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  • Ng Eng Ghee and others v Mamata Kapildev Dave and others (Horizon Partners Pte Ltd, intervener) and another appeal[2009] 3 SLR(R) 109; [2009] SGCA 14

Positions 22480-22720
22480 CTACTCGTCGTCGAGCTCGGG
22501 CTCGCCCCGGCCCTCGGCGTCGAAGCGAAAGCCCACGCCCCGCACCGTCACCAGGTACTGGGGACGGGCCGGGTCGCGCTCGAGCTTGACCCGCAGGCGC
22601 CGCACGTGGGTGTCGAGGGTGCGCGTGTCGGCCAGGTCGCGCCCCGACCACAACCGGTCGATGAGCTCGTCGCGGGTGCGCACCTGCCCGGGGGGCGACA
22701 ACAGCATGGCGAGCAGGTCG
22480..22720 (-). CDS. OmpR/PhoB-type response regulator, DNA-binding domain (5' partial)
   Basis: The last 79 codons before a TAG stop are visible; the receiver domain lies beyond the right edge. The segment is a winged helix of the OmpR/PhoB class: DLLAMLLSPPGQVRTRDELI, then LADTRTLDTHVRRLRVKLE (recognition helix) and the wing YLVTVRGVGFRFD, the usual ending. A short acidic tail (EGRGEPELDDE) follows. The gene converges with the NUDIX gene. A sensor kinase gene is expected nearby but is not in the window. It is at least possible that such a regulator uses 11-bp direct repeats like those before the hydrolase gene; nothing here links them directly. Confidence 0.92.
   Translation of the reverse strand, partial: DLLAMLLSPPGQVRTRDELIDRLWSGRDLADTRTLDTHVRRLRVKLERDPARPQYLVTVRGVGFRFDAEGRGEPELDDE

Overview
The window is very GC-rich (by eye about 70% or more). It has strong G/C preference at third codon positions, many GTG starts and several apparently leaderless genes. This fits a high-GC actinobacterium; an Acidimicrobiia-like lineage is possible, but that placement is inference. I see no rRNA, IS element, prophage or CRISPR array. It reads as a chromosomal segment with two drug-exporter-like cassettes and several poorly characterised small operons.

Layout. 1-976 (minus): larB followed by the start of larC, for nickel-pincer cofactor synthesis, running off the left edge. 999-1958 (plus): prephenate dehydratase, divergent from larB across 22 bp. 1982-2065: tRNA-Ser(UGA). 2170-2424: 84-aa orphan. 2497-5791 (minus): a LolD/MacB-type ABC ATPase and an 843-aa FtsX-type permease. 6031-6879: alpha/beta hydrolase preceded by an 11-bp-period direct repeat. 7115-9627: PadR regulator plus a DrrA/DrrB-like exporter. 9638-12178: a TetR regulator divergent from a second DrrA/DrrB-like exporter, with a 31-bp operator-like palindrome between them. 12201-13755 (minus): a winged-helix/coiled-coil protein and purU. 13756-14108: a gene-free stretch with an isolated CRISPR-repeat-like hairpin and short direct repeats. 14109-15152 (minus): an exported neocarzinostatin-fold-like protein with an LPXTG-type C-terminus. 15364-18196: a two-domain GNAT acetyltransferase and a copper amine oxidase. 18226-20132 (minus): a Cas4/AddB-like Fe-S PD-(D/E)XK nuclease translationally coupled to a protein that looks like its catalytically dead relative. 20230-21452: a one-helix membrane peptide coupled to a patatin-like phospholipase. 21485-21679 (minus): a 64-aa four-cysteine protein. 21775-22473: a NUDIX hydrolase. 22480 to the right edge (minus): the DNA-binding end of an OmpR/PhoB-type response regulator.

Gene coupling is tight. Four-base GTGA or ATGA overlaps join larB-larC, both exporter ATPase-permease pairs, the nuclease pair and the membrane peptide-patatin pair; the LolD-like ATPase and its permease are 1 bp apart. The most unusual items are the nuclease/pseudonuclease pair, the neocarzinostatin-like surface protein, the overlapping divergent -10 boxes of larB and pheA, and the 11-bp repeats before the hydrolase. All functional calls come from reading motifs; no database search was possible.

each case whether the contract was done in good faith in the sense set out in the LTSA It was entitled to approve the sale even though there might have been as in this case another potential purchaser who had offered a higher price if it thinks that HPPL s price was fair and the circumstances justified it Whether it was the right time to sell or that the SC ought to have made a little more effort to persuade the purchaser to offer more are not crucial matters that obliges the Horizon Board to withhold approval 74 The Judge acknowledged that it appears that there may have been intrigue in the course of the en bloc sale from the day the SC was created to the proceedings before the Horizon Board ibid However he was of the view that the Horizon Board was not the appropriate forum for considering the conduct of the original SC He stated that if the original SC had deliberately or negligently ignored the Vineyard offer thereby causing financial loss to the appellants their recourse was through litigation in the courts at 17 of the Judgment For all these reasons the Judge dismissed the appeals in OS 5 2008 OS 10 2008 and OS 11 2008 The present appeals The parties submissions 75 Having set out the background to the case we now turn to the parties submissions in the present appeals The appellants submissions 76 Counsel for the appellants in CA 119 2008 Mr Elias submitted at the outset that the present appeals were on a point of law in accordance with s 98 1 of the BMSMA viz whether the Horizon Board had erred in law by finding that the sale to HPPL was in good faith as no person acting judicially and properly instructed as to the relevant law would have come to such a determination citing Edwards v Bairstow 1956 AC 14 77 Mr Elias next argued that the Horizon Board was not limited to considering the sale price in determining whether a given transaction was in good faith relying on the use of the word transaction in s 84A 9 of the LTSA and the parliamentary debates on the enactment legislation which state that an STB must consider all the circumstances of the case see 127 below He tendered a list of conduct which purportedly amounted to a lack of good faith on the part of the original SC We set out the list as follows 1 Non disclosure in discovery of letters of 28 Dec 2006 and 3 Jan 2007 from Vineyard 2 The existence of the letters of 28 Dec 2006 and 3 Jan 2007 only came about during the cross examination of Henry Lim by Mr Michael Hwang SC on the 4 th last day of the resumed Horizon Board hearing in November 2007 Further there was no mention of Vineyard s higher offer in the joint affidavit of the SC members filed in the Horizon Board proceedings 3 Non circulation of 3 Jan 2007 written offer to any of the subsidiary proprietors notwithstanding rising market prices and objections of some subsidiary proprietors of the erosion of the premium 4 No earnest discussion with Vineyard at any time notwithstanding that a the Vineyard offer was regarded as firm b the SC had from 28 Dec 2006 to 22 Jan 2007 to consider and communicate it 5 No search on Vineyard was done at any time 6 Dismissal of the Vineyard offer which was described by the Horizon Board as robust and cavalier Cavalier means carefree and nonchalant high handed free and easy off hand unceremonious 7 Imposing a 50 mil deposit to be paid by Vineyard over a weekend from 6 Jan 2007 to 8 Jan 2007 The Horizon Board held that this was considerably onerous as contrasted with the deposit of a mere 5 million required of HPL 8 Not following through on M s Shan Su s letters of 28 Dec 2006 and 3 Jan 2007 in not providing the terms and conditions to Vineyard 9 Not seeking legal advice in considering Vineyard s offer 10 Deliberate suppression of Vineyard s higher offer in minutes of SC meeting on 6 Jan 2007 Notably the word gross was used to describe the Vineyard offer notwithstanding the fact that it was not present in M s Shan Su s letter of 3 Jan 2007 and that this was before Henry Lim was asked to follow up on the Vineyard offer The usage of the word gross was calculated to undermine and disregard the Vineyard offer 11 Deliberate suppression of Vineyard s higher offer in Henry Lim s email dated 2 Feb 2007 to the SC listing 25 potential developers buyers he had contacted who apart from HPPL had not even made any offer 12 Suppression by Alvin Er of Vineyard s offer in his letter of 16 Jan 2007 to the SC that there were no other offers and no firm indication of any other offer in the near future even though he was well aware of the higher Vineyard offer 13 Not revealing Vineyard s higher offer at the 2 nd EOGM on 25 March 2007 It was stated at the meeting that there was no indication that the price could not have gone beyond S 500 mil they SC were also keeping their ears to the ground with Alvin s help At no point in time was there I believe any indication given or have they heard or through Alvin as well that the price could have gone beyond 500 mil 14 The legal advice aspect a The Horizon Board and the learned Judge in the Court below relied on Henry Lim s evidence in cross examination that the SC relied on legal advice in not pursuing the Vineyard offer earnestly b Drew Napier s letter dated 16 Jan 2008 shows that this was not the case and that Henry Lim had lied The discrepancies between Henry Lim s evidence and Drew Napier s letter dated 16 Jan 2008 are set out at Page 10 at Paragraph 24 of the Appellants Skeletal Arguments filed on 29 Jan 2009 15 The learned Judge in the Court below accepted that Vineyard had offered a higher price emphasis in original 78 The 28 December 2006 letter referred to was allegedly the first letter from Vineyard expressing interest in purchasing the Property but as no such letter was discovered throughout the entire proceedings before the Horizon Board and the Judge we shall assume that it does not exist 79 As for the Drew Napier letter dated 16 January 2008 this was a letter sent by the original SC s solicitors Drew Napier LLC D N to M s Phang Co who represented some of the objecting subsidiary proprietors in the Horizon Board proceedings in response to allegations made against D N in a draft affidavit for OS 5 2008 the 16 January 2008 D N letter In this letter D N clarified the content of their legal advice to the original SC stating inter alia that contrary to the assertions in the draft affidavit they had firstly never been instructed to do any due diligence on Vineyard or contact Shan Su and secondly they had never advised the original SC that it could be sued if it did not sell the Property to HPL whereas it would be difficult to challenge the sale if the original SC sold to HPL at a price which met the reserve price 80 Mr Darmawan appearing in person for the appellants in CA 120 2008 emphasised Bharat Mandloi s evidence that the original SC had refused to seek affirmation of the sale to HPL from the consenting subsidiary proprietors because that would mean that the sale would be as good as dead see 31 above He submitted that the fact that the original SC had proceeded with the sale to HPL despite its awareness of the consenting subsidiary proprietors unhappiness was a clear manifestation of bad faith He further submitted that there had been a breach of the fundamental purpose of the sale of the Property which was to achieve the best sale price one with the healthy premium which First Tree had represented to the subsidiary proprietors would result from the collective sale Mr Darmawan contended that the original SC had also breached cl 4 1 b of the CSA see 14 above by its failure to follow up on the Vineyard offer and even if there had been a follow up the failure to involve First Tree in such a follow up breached the requirement in cl 4 1 b for negotiations with all intended purchasers to be carried out in conjunction with the Agents 81 Finally Mr Darmawan submitted that because the original SC members had purchased additional units in the Property with bank financing they were under financial pressure to sell the Property and were thus acting in a conflict of interest This was a further instance of bad faith The respondents submissions 82 Counsel for the respondents in the present appeals Mr Chelva Rajah SC Mr Rajah submitted that the original SC had never concealed Vineyard s offer The existence of an offer of 510m was disclosed in the minutes of the 6 January 2007 SC meeting albeit Vineyard was not referred to by name 83 Mr Rajah submitted that the original SC had through Henry Lim followed up on the offer from Vineyard by asking for a deposit as proof of the seriousness of its intent to purchase the Property but Vineyard had never responded to that request or even attempted to negotiate the terms of the deposit He submitted that under these circumstances the original SC had acted in good faith by choosing to accept the firm offer of a more reputable purchaser 84 It was also submitted that the 16 January 2008 D N letter reaffirmed that the original SC had been advised that it was up to it to use its judgment and exercise due honesty care and skill in arriving at its decision on the sale of the Property The only contradiction raised in rebuttal by the 16 January 2008 D N letter was that D N had not been instructed to conduct due diligence on Shan Su contrary to what Henry Lim had claimed before the Horizon Board This did not materially affect the finding of the Horizon Board that the original SC had relied on its solicitor s advice in deciding to take up the HPL offer see 55 above 85 Mr Rajah submitted that First Tree had not made any misrepresentation that the 80 premium would be obtained as its presentation at the 23 April 2006 EGM to the subsidiary proprietors had made it clear that the 80 premium was an estimate based on the latest transacted prices for individual units at that time He also pointed out that the reserve price in cl 5 of the CSA was not arrived at on the basis of the 80 premium 86 He pointed out that the Horizon Board had considered and rejected the reports tendered by the objecting subsidiary proprietors which purported to value the Property at prices which were higher than 500m Thus the appellants had failed to substantiate their contention that the price of 500m was too low The intervener s submissions 87 Counsel for the intervener Mr Ang Cheng Hock SC Mr Ang made substantially the same submissions as those of the respondents In addition he emphasised that the original SC s conduct must be evaluated in the light of the events leading up to January 2007 He pointed out that at that time 500m was a record price for a 99 year leasehold strata title property and that prior to January 2007 a whole host of developers had been approached to no avail The only real and viable prospect was HPL s offer Under these circumstances he submitted that the original SC had acted in good faith by choosing to sell to HPL rather than holding out for a response from Vineyard 88 Mr Ang also contended that the role of an STB in applications for a collective sale was very circumscribed According to him it was never envisaged that contentious legal arguments pertaining to misrepresentation breach of duties and suchlike would be put before an STB Rather an STB should only consider the factors set out in ss 84A 7 and 84A 9 of the LTSA in its determination of whether the transaction was in good faith The nature of an appeal from an STB decision to the High Court 89 Before moving on to the substantive issues in the present appeals we will first consider the nature of an appeal to the High Court from a decision of an STB on a collective sale application Section 98 1 of the BMSMA states that No appeal shall lie to the High Court against an order made by a Board under this Part or the Land Titles Strata Act Cap 158 except on a point of law 90 In Halsbury s Laws of England vol 1 1 Butterworths 4th Ed Reissue 1989 Halsbury s at para 70 since replaced by the 2001 edition but the statement of law remains largely similar see para 77 of the 2001 edition it is stated that Errors of law include misinterpretation of a statute or any other legal document or a rule of common law asking oneself and answering the wrong question taking irrelevant considerations into account or failing to take relevant considerations into account when purporting to apply the law to the facts admitting inadmissible evidence or rejecting admissible and relevant evidence exercising a discretion on the basis of incorrect legal principles giving reasons which disclose faulty legal reasoning or which are inadequate to fulfil an express duty to give reasons and misdirecting oneself as to the burden of proof emphasis added 91 In Singapore it has been accepted in several High Court cases that errors of law as condensed in this passage from Halsbury s constitute ex facie errors of law which would in turn raise points of law subject to appeal under s 98 1 of the BMSMA In Dynamic Investments Pte Ltd v Lee Chee Kian Silas 2008 1 SLR R 729 Dynamic Investments the court stated at 11 b that guidance as to the meaning of point of law could be found in this passage from Halsbury s and from Lord Radcliffe s statement in Edwards v Bairstow 76 supra see 93 below then concluded at 14 that The Board s holding that it was not satisfied that the transaction was not in good faith regard being had to the method of distributing the proceeds of sale was a decision on the facts of the case and could not be challenged unless there was an error of law either ex facie as to which there was none or such as was described in Edwards v Bairstow emphasis added 92 This approach was endorsed in Liu Chee Ming v Loo Lim Shirley 2008 2 SLR R 764 Liu Chee Ming at 16 In the present appeal before me the statement in Halsbury s was again cited by the appellants without contest by the respondents Nevertheless I take this opportunity to say that I agree with Ang J on the wider meaning for a point of law in an appeal from a decision of the Board but it must be remembered that the statement in Halsbury s should not be taken to allow an appellant to raise issues of fact That is why Ang J held in Dynamic Investments at 14 that a decision on the facts of the case could not be challenged unless there was an error of law either ex facie or such as was described in Edwards v Bairstow emphasis added 93 We should briefly explain the reference to Edwards v Bairstow In that case two men had embarked on a joint venture to purchase a complete spinning plant agreeing between themselves not to hold it but to make a quick resale The Commissioners of Income Tax determined that the given transaction was not an adventure in the nature of trade taxable under the Income Tax Act 1918 c 40 UK and therefore not subject to tax The Crown appealed against this determination The Court of Appeal dismissed the appeal on the ground that the determination was not erroneous in point of law and accordingly it was not open to interference by the court The House of Lords took the opposite approach Lord Radcliffe stated at 35 36 I think that the true position of the court in all these cases can be shortly stated If a party to a hearing before commissioners expresses dissatisfaction with their determination as being erroneous in point of law it is for them to state a case and in the body of it to set out the facts that they have found as well as their determination I do not think that inferences drawn from other facts are incapable of being themselves findings of fact although there is value in the distinction between primary facts and inferences drawn from them When the case comes before the court it is its duty to examine the determination having regard to its knowledge of the relevant law If the case contains anything ex facie which is bad law and which bears upon the determination it is obviously erroneous in point of law But without any such misconception appearing ex facie it may be that the facts found are such that no person acting judicially and properly instructed as to the relevant law could have come to the determination under appeal In those circumstances too the court must intervene It has no option but to assume that there has been some misconception of the law and that this has been responsible for the determination So there too there has been error in point of law emphasis added 94 Lord Radcliffe noted that the two men had put their money into buying the machinery with no intention of using it as machinery or even holding their purchase at all They had planned to sell the machinery even before they bought it and did in due course sell it for profit On these facts he found that the transaction was inescapably an adventure in the nature of trade and upheld the Crown s appeal 95 The proposition in Edwards v Bairstow that a determination may be challenged on a point of law in addition to an error of law ex facie that bears upon the ultimate determination if the facts were such that no person acting judicially and properly instructed as to the relevant law could have come to the determination under appeal see 93 above has now been consistently approved at the High Court level such as in Ng Swee Lang v Sassoon Samuel Bernard 2008 1 SLR R 522 Ng Swee Lang at 27 Dynamic Investments 91 supra at 16 and Liu Chee Ming at 16 96 On the other hand there have been earlier local cases on appeals against arbitral awards which articulated a different and in some senses narrower view of appeals on a question of law In Northern Elevator Manufacturing Sdn Bhd v United Engineers Singapore Pte Ltd 2004 2 SLR R 494 Northern Elevator the appeal was against the grant of leave to one of the parties to appeal against an arbitral award Section 28 2 of the 1985 Arbitration Act Cap 10 1985 Rev Ed which the parties in Northern Elevator had agreed would govern the arbitration proceedings read A n appeal shall lie to the court on any question of law arising out of an award made on an arbitration agreement 97 The Court of Appeal distinguished between a question of law and an error of law stating that the former conferred jurisdiction on a court to grant leave to appeal against an arbitration award while the latter in itself did not at 17 At 18 it approved G P Selvam J s reasoning in Ahong Construction S Pte Ltd v United Boulevard Pte Ltd 1993 2 SLR R 208 at 7 A question of law means a point of law in controversy which has to be resolved after opposing views and arguments have been considered It is a matter of substance the determination of which will decide the rights between the parties If the point of law is settled and not something novel and it is contended that the arbitrator made an error in the application of the law there lies no appeal against that error for there is no question of law which calls for an opinion of the court emphasis added 98 The Court of Appeal in Northern Elevator concluded at 19 To our mind a question of law must necessarily be a finding of law which the parties dispute that requires the guidance of the court to resolve When an arbitrator does not apply a principle of law correctly that failure is a mere error of law but more explicitly an erroneous application of law which does not entitle an aggrieved party to appeal emphasis added 99 The wording of s 28 2 of the 1985 Arbitration Act is quite similar to s 98 1 of the BMSMA Although the body of s 98 1 of the BMSMA refers to a point of law rather than a question of law nothing turns on this as the heading of s 98 1 is Appeal to High Court on question of law Thus it may be said with some force that the narrower view taken in the arbitration cases cited in 96 and 97 above should also apply in cases of collective sales However the context in which an appeal on legal issues is statutorily permitted is also important The definition of questions or points of law in each context may be wider or narrower depending on the underlying policy considerations 100 It can persuasively be said that the policy considerations undergirding the arbitration scheme where party autonomy is the primary consideration are quite different from those of the collective sale scheme under the LTSA where a qualifying majority of owners is allowed to override the wishes of the minority owners In the case of the former a limited right of review by the courts of arbitral decisions accords with the legitimate expectations of the contracting parties as regards finality In our view therefore the High Court has rightly declined to apply the approach in the arbitration cases in the context of appeals against STB decisions In the High Court decision of Ng Swee Lang 95 supra the court rejected the narrower approach in the arbitration cases citing inter alia the different policy considerations in the context of private arbitrations which were underpinned by the principle of party autonomy as compared with a hearing before an STB under the LTSA It astutely observed at 24 Statutory tribunals such as the Strata Titles Board performed important functions of the Government which would generally affect the wider public interest as compared to private arbitrations There had to be a greater degree of supervision over such tribunals by the courts 101 We agree that ex facie errors of law would entitle a party to appeal under s 98 1 of the BMSMA Such an approach affords the court greater oversight over administrative and other inferior tribunals and thus accords better protection to private rights In this respect we find much force in the following observations from a leading academic treatise Sir William Wade Christopher Forsyth Administrative Law Oxford University Press 9th Ed 2004 at pp 947 948 The courts ought to guard against any artificial narrowing of the right of appeal on a point of law which is clearly intended to be a wide and beneficial remedy The extension in recent years of the right of appeal on questions of law has as already noted done much to assist the integration of the tribunal system with the general machinery of justice Judicial policy ought to reinforce this beneficial trend 102 In our view however it is not necessary in the present case to rely on the proposition in Edwards v Bairstow 76 supra to determine whether the present appeals are on points of law They undoubtedly are For example in order for the Horizon Board to determine the critical issue of whether the collective sale was entered into in good faith under s 84A 9 a i of the LTSA it had to construe the meaning of good faith in that provision The question of what a statutory term means is clearly an issue of law and a misinterpretation of the term would constitute an ex facie error of law open to appeal under s 98 1 of the BMSMA see 89 above The Horizon Board also had to consider whether the original SC had discharged its legal duties to the subsidiary proprietors This required the Horizon Board to formulate its view of the duties of an SC again an issue of law on which an error would be open to appeal Further an STB will also make an error of law when after receiving and assessing the evidence it misconceives the factual issue that must be ultimately decided see Mark Aronson Bruce Dyer Matthew Groves Judicial Review of Administrative Action Lawbook Co 4th Ed 2009 Judicial Review at p 201 At an even more fundamental level an STB must correctly apply the appropriate burden of proof in deciding whether a collective sale was in good faith A misapprehension as to the burden of proof is also an ex facie error of law against which an appeal may lie Judicial Review pointedly states at p 201 Strictly speaking there is no legal burden of proof in proceedings brought before administrative tribunals That is specially so where the tribunal s proceedings are not adversarial but it may also be the case wherever the rules of evidence do not apply However the absence of a strict burden of proof does not necessarily entail an absence of any legal standard of persuasion which a decision maker must reach before making a particular decision A decision maker who applies a more exacting standard will have committed an error of law emphasis added The main legal issues 103 We now set out what we consider are the main legal issues raised in the present appeals They arise from the unique relationship between an SC and the subsidiary proprietors both consenting and objecting not only under the LTSA itself but also under the common law and equity The issues essentially revolve around the following questions a What is the nature of the relationship between an SC and the subsidiary proprietors b What duties does an SC owe to the subsidiary proprietors c What are the duties of an STB in reviewing a collective sale We shall address each of these in turn The relationship between an SC and subsidiary proprietors 104 In our view the SC is the agent of the subsidiary proprietors collectively in relation to the collective sale of their strata units At the point when an SC is appointed to carry out the collective sale inter alia obtaining consent to the collective sale agreement advertising negotiating and finalising the terms of the collective sale with potential purchasers and completing the sale there is no question of it being appointed to represent the consenting subsidiary proprietors only since at that point the process of signing up to the collective sale agreement has not yet begun The SC therefore carries out the collective sale process on behalf of all the subsidiary proprietors collectively and has the power to affect the legal relations of all the subsidiary proprietors with third parties The common law requirement of express or implied assent by the principal see 114 below is not relevant in the context of a statutory scheme the very purpose of which is to allow the sale of the strata development against the wishes of the objecting subsidiary proprietors 105 Section 84 1A of the LTSA constitutes statutory confirmation of an SC s status as agent for all subsidiary proprietors collectively although we are mindful that s 84A 1A as well as the present incarnations of the Second and Third Schedules to the LTSA were introduced only in 2007 as part of the amendments to the LTSA the 2007 amendments This was after the appointment of the original SC in the present appeals and thus these provisions do not apply directly to the original SC Section 84A 1A provides For the purposes of a collective sale under this section and before the signing of the collective sale agreement by any subsidiary proprietor a there shall be constituted a collective sale committee to act jointly on behalf of the subsidiary proprietors of the lots whose members shall be elected by the subsidiary proprietors of the lots at a general meeting of the management corporation convened in accordance with the Second Schedule and b the Third Schedule shall have effect as respects the collective sale committee its composition constitution members and proceedings emphasis added An SC is now constituted by an ordinary resolution passed by the subsidiary proprietors at an EGM convened by the strata development s MC which represents the interests of all the subsidiary proprietors see paras 1 and 3 4 of the Second Schedule and para 1 2 of the Third Schedule to the LTSA 106 The Minister explained the rationale for the 2007 amendments at the second reading of the Land Titles Strata Amendment Bill 2007 Bill 32 of 2007 the 2007 Second Reading see Singapore Parliamentary Debates Official Report 20 September 2007 vol 83 at cols 1994 1995 Prof S Jayakumar Deputy Prime Minister and Minister for Law T he main purpose of this Bill which amends the Land Titles Strata Act is to provide additional safeguards and greater transparency for all owners involved in en bloc sales ie both majority and minority owners The proposed amendments address the concerns of owners over the lack of clarity transparency and safeguards in the current process of en bloc sales They also ensure that the interests of all owners are taken into consideration more adequately While the amendments are intended to achieve those objectives we have also borne in mind that the amended law does not make it unduly onerous to bring about an en bloc sale The rationale for the enactment of s 84A 1A in particular was as follows at col 1997 Currently the law does not contain rules to govern the function and proceedings of an en bloc sale committee In the light of experience and complaints which we have received we believe there is clearly a need to enhance procedural clarity in this regard emphasis added 107 As the SC is the agent of the subsidiary proprietors collectively there is no point at which the SC may act solely in the interests of any group of subsidiary proprietors whether they are consenting or objecting proprietors When an SC is first appointed it is with a view to achieving a collective sale for the benefit of all the subsidiary proprietors At this stage the interests of the subsidiary proprietors are not yet clearly differentiated Thus the SC s initial paramount responsibility is simply to obtain the requisite consent for the collective sale as well as appoint competent professional advisers The SC s members and advisers also have the duty to avoid any possible conflict of interest see 137 145 below However once the requisite consent is obtained and the interests of the objecting subsidiary proprietors become distinguishable from those of the consenting subsidiary proprietors the SC s role becomes that of an impartial agent acting for both camps In other words the SC must hold an even hand between these interests We shall elaborate on this below at 136 The SC as a fiduciary 108 A fiduciary relationship between an SC and the subsidiary proprietors arises from the underlying agency relationship In law fiduciary relationships exist in a plethora of situations Other commonly recognised fiduciaries include employees partners directors and solicitors Typically common law agency relationships are also fiduciary in nature F M B Reynolds Bowstead and Reynolds on Agency Sweet Maxwell 18th Ed 2006 Bowstead Reynolds succinctly states at para 1 001 Agency is the fiduciary relationship which exists between two persons one of whom expressly or impliedly manifests assent that the other should act on his behalf so as to affect his relations with third parties and the other of whom similarly manifests assent so to act or so acts pursuant to the manifestation 109 The law relating to the fiduciary obligations of agents is a specialised body of law with jurisprudential roots in equity and connections to the rules of equity applicable to express trustees see Bowstead Reynolds at para 6 001 p 164 These fiduciary obligations operate independently of contract ibid As Lord Mustill incisively noted in In re Goldcorp Exchange Ltd 1995 1 AC 74 at 98 T he essence of a fiduciary relationship is that it creates obligations of a different character from those deriving from the contract itself We will return to this point at 166 below 110 The raison d être of fiduciary obligations is that an agent who has undertaken to act in the interests of another person the principal should not be permitted to act against his principal s interest Indeed a distinguishing characteristic of recognised fiduciary relationships see 108 above is the peculiar vulnerability of a party to be affected by an abuse of a power or duty that has been entrusted to another Paul D Finn in his celebrated pioneering work Fiduciary Obligations The Law Book Company Limited 1977 perhaps best summarises it at paras 465 466 465 A somewhat cynical view of human nature is the foundation of this jurisdiction assumed over fiduciaries Lord Herschell s observations in Bray v Ford 1896 AC 44 at 51 52 are perhaps the best known expression of this It does not appear to me that this rule is as has been said founded upon principles of morality I regard it rather as based upon the consideration that human nature being what it is there is danger of the person holding a fiduciary position being swayed by interest rather than duty and thus prejudicing those whom he was bound to protect It has therefore been deemed expedient to lay down this positive rule This view has echoed down the centuries The possibility that a trustee might act to favour his own interests at the expense of his beneficiaries was one of the reasons early given for denying him remuneration for his services his position gave him undue advantage to distress a cestui que trust In the often quoted and misquoted decision of Keech v Sandford 1726 Sel Ca t King 61 25 ER 223 where a trustee renewed for his own benefit a lease which he was unable to renew for his beneficiary it was held that he must hold the lease for his beneficiary for if a trustee on the refusal to renew might have a lease for himself few renewals would be made for the benefit of beneficiaries 466 Consequently the courts have held fiduciaries to something stricter than the morals of the market place Not honesty alone but the punctilio of an honour most sensitive is then the standard of behaviour But if the level of conduct of fiduciaries is thus kept at a level higher than that trodden by the crowd when will a person have this standard exacted for him Who is a fiduciary for the purposes of this rule 111 Finn further observes in Fiduciary Obligations that it does not even matter if the relationship